The future of the Internet

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Jonar Nader says that the Internet will have to collapse before it rebuilds itself. He says that we gave people power on their desktop, but now we are taking power away, by reverting to the good old days of computing, where power reside elsewhere.
Jonar Nader sees anger as an important alarm bell. When anger strikes, we ought to stop and assess what triggered it, so that we can do something about the root-cause. Further below is a transcript of the video.

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Here is the transcript:

Male: Tonight, inside the digital revolution.

Female: We’re in the middle of a bigger change than the industrial revolution.

Male: As bits and bytes take over our lives, where is the information superhighway taking us?

Sandra Davey: It’s just an extra tool. It’s a means to an end and not an end of itself.

Male: Welcome to this special edition of the 7:30 Report. It seems hard to believe now but just a few years ago, the internet was virtually unknown and invisible to most Australians.

Jonar Nader: I have had corporations come to me and in particular, one I remember is the cereal company that came to me and said, ‘How can we now reach out target market if our target market is not watching as much television and they’re apparently on the net?’ And so, they are really concerned now how do we advertise on the net? But you know, the net is much more sophisticated than television because kids know when an ad is coming and they sensor it out and they can bypass it.

Male: Jonar Nader is a hacker turned corporate manager. Starting a couple of decades ago as a forum for scientific information sharing, the net is now whatever you want it to be.

Jonar Nader: Unfortunately, the internet will have to collapse before it rebuilds itself. Because what is happening now, it started out as a good device then it got into the hands of the marketing gurus who’ve convoluted it beyond recognition.

Male: Author, commentator, and IBM manager, Jonar Nader sees his role as dismantling a lot of media hype about the future of information technology.

Jonar Nader: The public in the future will start to use the net as a tool. Today, they’re not using it as a tool. They are using it as some sort of an exploratory device. They’re actually looking at the net as some trivial thing and – and they are actually wondering let me click here, let’s click there and see what there is. Well, that is an overuse and sometimes an abuse of the net. Pretty soon when they have faster machines, better software, faster processing, better modems, they will in fact be able to access the data they want but it will be on a needs basis not on an exploratory basis because basically, these kids will soon realize that playing a game of tennis or walking down the street is perhaps just as good and as much fun as plugging into the internet.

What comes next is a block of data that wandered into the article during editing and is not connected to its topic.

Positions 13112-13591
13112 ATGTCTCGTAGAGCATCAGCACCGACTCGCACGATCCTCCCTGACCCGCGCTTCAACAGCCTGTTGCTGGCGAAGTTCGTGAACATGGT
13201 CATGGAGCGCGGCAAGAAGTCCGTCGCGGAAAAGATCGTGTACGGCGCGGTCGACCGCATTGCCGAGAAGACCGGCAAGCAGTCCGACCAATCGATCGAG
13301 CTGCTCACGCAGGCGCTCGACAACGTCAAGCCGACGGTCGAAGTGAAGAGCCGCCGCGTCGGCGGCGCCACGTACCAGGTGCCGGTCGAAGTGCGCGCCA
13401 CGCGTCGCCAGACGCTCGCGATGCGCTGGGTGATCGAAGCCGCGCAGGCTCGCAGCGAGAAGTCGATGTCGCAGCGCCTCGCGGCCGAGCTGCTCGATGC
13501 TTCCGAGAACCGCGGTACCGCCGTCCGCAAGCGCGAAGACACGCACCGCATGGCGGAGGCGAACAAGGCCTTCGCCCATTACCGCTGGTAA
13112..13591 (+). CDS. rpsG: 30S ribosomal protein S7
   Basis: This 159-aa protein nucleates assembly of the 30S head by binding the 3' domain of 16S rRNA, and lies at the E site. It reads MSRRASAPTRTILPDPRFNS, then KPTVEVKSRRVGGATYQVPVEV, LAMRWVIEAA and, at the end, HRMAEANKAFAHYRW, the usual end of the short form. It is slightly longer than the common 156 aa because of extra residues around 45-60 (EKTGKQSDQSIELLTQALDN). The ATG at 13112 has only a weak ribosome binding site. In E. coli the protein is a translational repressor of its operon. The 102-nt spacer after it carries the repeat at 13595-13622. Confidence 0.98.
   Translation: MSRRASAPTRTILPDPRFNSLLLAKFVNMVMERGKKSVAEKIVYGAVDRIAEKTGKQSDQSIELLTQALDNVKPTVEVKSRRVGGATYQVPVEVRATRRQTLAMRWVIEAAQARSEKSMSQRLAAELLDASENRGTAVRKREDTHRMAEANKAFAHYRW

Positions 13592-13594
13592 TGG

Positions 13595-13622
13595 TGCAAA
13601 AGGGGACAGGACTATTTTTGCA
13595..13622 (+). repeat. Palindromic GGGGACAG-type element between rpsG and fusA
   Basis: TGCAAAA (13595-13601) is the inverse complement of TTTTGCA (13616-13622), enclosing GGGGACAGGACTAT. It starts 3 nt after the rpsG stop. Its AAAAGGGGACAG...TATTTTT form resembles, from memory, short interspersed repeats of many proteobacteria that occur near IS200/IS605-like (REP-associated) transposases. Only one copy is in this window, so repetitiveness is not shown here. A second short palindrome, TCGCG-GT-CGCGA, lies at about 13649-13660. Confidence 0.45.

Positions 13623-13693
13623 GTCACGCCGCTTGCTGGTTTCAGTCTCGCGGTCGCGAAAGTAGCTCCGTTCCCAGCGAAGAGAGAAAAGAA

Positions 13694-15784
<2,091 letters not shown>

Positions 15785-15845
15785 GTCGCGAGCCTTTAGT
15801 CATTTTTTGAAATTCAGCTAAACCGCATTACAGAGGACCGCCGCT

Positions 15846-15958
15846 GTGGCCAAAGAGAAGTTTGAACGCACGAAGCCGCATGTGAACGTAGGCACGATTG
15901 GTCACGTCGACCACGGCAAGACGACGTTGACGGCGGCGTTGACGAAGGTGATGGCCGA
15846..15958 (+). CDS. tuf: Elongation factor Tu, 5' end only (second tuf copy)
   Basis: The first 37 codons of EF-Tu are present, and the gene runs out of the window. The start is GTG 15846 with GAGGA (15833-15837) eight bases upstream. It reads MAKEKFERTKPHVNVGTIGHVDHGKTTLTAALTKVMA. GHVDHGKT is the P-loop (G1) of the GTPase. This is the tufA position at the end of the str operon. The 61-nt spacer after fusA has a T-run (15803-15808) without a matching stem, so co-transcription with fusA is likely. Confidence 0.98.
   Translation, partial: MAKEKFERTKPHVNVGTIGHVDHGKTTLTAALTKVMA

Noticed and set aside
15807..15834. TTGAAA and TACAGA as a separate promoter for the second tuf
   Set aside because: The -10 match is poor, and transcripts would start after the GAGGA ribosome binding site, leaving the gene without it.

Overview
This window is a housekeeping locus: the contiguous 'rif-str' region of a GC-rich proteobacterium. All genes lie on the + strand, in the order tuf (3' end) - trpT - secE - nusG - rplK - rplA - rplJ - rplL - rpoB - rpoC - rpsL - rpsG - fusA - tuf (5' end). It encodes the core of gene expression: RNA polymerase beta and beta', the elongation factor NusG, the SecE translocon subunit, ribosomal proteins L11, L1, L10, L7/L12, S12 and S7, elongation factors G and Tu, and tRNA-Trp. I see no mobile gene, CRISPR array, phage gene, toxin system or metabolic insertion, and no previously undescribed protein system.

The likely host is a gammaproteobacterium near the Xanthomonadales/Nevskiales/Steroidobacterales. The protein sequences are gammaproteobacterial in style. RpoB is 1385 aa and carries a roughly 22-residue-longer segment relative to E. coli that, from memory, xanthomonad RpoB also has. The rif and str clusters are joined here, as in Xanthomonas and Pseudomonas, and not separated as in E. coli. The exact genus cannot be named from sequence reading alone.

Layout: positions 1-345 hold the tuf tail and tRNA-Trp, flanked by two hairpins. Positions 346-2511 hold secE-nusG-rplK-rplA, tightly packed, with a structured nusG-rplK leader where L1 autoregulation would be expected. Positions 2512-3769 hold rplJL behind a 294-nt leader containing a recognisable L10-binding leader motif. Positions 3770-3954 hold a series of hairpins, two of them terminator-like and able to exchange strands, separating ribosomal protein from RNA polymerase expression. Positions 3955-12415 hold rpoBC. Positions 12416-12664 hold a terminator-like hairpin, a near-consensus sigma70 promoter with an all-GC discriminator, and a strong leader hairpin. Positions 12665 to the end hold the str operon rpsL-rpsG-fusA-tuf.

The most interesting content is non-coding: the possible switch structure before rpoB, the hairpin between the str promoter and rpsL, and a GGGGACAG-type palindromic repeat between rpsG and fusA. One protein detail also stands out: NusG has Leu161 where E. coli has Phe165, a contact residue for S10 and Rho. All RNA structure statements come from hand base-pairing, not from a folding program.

Sandra Davey: Where is it going in future? Well, I guess, maybe in a couple of years, it will be completely different to what we see now. I don’t know whether it will be combined with our television or our phone system or whether it will be just one big nice entertainment unit in the lounge room. As long as it’s black, I’ll be happy .

Male: The black box will be here next year, the converged screen we’ve all heard so much about.

Jonar Nader: Families for example are saying, ‘Isn’t it great to converge a TV with a computer?’ But is it really? After the Christmas unwrapping, what happens thereafter if a child wants to watch TV and the parents want to play videogames or vice versa, which is often the case? So, you’ll then say that ‘Gee, this convergence is a great idea but now, I need two of them in the house to solve the family problems.’

Male: While convergence may lead to more complex machines, another development is leading towards more simplicity. The so called network computer is just hitting the market.

Don Lowe: It’s more like an appliance than like a computer. That could look like a coffee pot or something. But in fact, it’s a new way of looking at computing. And what it does is takes complexity of the traditional computing and puts it back on to the network.

Jonar Nader: It’s unfortunate the way some marketing people tend to say, ‘Wipe the slate clean. Stop the world. We have a brand new product.’

Male: While Jonar Nader sees some advantages in the simplicity of the network computer, he says it could be seen as a return to the early days of computing.

Jonar Nader: In the olden days, we had mainframes. And the person in the mainframe room had full control of what went on because you only had what was called the dumb terminal. People then complained and said, ‘I actually want a smart terminal. I want a terminal with power in my fingertips.’ So, we had the PC. Now, we’re going back again to the network computer where the power resides again in some central location and then you will have another dumb or smart terminal, whatever you call it, it’s still the same thing. In fact, some people are calling it the clever terminal for trademark purposes.

Male: Wherever the technology is going, Sandra Davey is clear about one thing.

Sandra Davey: It’s not going to solve our problems. It’s not going to make politics more inherently democratic. It’s not going to enhance in any real way the way that we communicate. It’s just an extra tool. It’s a means to an end, not an end in itself.

Male: Ray Monahan.

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